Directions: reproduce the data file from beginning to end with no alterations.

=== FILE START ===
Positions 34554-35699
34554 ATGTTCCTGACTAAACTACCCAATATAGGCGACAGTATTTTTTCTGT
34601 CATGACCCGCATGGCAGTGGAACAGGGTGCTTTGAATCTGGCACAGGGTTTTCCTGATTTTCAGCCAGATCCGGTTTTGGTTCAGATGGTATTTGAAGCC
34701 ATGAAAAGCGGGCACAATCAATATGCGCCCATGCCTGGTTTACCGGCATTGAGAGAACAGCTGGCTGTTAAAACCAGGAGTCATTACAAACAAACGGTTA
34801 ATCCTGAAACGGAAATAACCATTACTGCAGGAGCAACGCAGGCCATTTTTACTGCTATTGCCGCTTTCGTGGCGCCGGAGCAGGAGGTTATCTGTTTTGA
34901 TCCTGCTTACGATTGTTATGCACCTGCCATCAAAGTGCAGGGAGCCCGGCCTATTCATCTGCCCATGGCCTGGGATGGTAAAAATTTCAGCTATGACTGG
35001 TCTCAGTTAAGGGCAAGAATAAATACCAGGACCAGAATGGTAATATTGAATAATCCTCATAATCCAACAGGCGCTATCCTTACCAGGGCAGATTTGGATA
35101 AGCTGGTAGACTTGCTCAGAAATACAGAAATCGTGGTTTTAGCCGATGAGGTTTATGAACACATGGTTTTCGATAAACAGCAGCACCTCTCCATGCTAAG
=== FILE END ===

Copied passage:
Positions 34554-35699
34554 ATGTTCCTGACTAAACTACCCAATATAGGCGACAGTATTTTTTCTGT
34601 CATGACCCGCATGGCAGTGGAACAGGGTGCTTTGAATCTGGCACAGGGTTTTCCTGATTTTCAGCCAGATCCGGTTTTGGTTCAGATGGTATTTGAAGCC
34701 ATGAAAAGCGGGCACAATCAATATGCGCCCATGCCTGGTTTACCGGCATTGAGAGAACAGCTGGCTGTTAAAACCAGGAGTCATTACAAACAAACGGTTA
34801 ATCCTGAAACGGAAATAACCATTACTGCAGGAGCAACGCAGGCCATTTTTACTGCTATTGCCGCTTTCGTGGCGCCGGAGCAGGAGGTTATCTGTTTTGA
34901 TCCTGCTTACGATTGTTATGCACCTGCCATCAAAGTGCAGGGAGCCCGGCCTATTCATCTGCCCATGGCCTGGGATGGTAAAAATTTCAGCTATGACTGG
35001 TCTCAGTTAAGGGCAAGAATAAATACCAGGACCAGAATGGTAATATTGAATAATCCTCATAATCCAACAGGCGCTATCCTTACCAGGGCAGATTTGGATA
35101 AGCTGGTAGACTTGCTCAGAAATACAGAAATCGTGGTTTTAGCCGATGAGGTTTATGAACACATGGTTTTCGATAAACAGCAGCACCTCTCCATGCTAAG